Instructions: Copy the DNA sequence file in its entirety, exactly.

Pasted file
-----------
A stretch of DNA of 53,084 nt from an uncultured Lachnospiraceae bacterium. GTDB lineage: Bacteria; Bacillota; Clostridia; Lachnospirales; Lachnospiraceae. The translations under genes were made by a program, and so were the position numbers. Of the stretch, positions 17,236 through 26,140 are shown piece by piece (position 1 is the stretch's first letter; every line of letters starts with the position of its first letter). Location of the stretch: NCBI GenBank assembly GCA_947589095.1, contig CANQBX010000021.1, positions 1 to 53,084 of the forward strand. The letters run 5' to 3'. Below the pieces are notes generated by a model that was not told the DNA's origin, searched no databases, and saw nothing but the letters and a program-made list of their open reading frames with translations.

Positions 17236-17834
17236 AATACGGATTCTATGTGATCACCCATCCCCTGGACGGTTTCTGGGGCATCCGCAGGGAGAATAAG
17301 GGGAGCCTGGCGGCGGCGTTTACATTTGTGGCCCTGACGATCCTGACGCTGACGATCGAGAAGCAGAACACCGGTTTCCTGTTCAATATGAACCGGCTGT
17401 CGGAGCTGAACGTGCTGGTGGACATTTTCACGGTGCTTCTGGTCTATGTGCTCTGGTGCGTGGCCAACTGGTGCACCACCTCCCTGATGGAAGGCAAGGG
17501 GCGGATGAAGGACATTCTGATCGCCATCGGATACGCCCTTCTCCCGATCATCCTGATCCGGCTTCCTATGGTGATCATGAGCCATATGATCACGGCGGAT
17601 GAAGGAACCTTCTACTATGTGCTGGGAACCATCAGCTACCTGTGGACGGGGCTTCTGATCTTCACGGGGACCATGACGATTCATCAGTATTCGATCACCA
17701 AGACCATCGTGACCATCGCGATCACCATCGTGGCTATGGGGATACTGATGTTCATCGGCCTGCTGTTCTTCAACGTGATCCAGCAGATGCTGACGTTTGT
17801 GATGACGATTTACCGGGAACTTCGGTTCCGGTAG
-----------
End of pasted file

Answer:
A stretch of DNA of 53,084 nt from an uncultured Lachnospiraceae bacterium. GTDB lineage: Bacteria; Bacillota; Clostridia; Lachnospirales; Lachnospiraceae. The translations under genes were made by a program, and so were the position numbers. Of the stretch, positions 17,236 through 26,140 are shown piece by piece (position 1 is the stretch's first letter; every line of letters starts with the position of its first letter). Location of the stretch: NCBI GenBank assembly GCA_947589095.1, contig CANQBX010000021.1, positions 1 to 53,084 of the forward strand. The letters run 5' to 3'. Below the pieces are notes generated by a model that was not told the DNA's origin, searched no databases, and saw nothing but the letters and a program-made list of their open reading frames with translations.

Positions 17236-17834
17236 AATACGGATTCTATGTGATCACCCATCCCCTGGACGGTTTCTGGGGCATCCGCAGGGAGAATAAG
17301 GGGAGCCTGGCGGCGGCGTTTACATTTGTGGCCCTGACGATCCTGACGCTGACGATCGAGAAGCAGAACACCGGTTTCCTGTTCAATATGAACCGGCTGT
17401 CGGAGCTGAACGTGCTGGTGGACATTTTCACGGTGCTTCTGGTCTATGTGCTCTGGTGCGTGGCCAACTGGTGCACCACCTCCCTGATGGAAGGCAAGGG
17501 GCGGATGAAGGACATTCTGATCGCCATCGGATACGCCCTTCTCCCGATCATCCTGATCCGGCTTCCTATGGTGATCATGAGCCATATGATCACGGCGGAT
17601 GAAGGAACCTTCTACTATGTGCTGGGAACCATCAGCTACCTGTGGACGGGGCTTCTGATCTTCACGGGGACCATGACGATTCATCAGTATTCGATCACCA
17701 AGACCATCGTGACCATCGCGATCACCATCGTGGCTATGGGGATACTGATGTTCATCGGCCTGCTGTTCTTCAACGTGATCCAGCAGATGCTGACGTTTGT
17801 GATGACGATTTACCGGGAACTTCGGTTCCGGTAG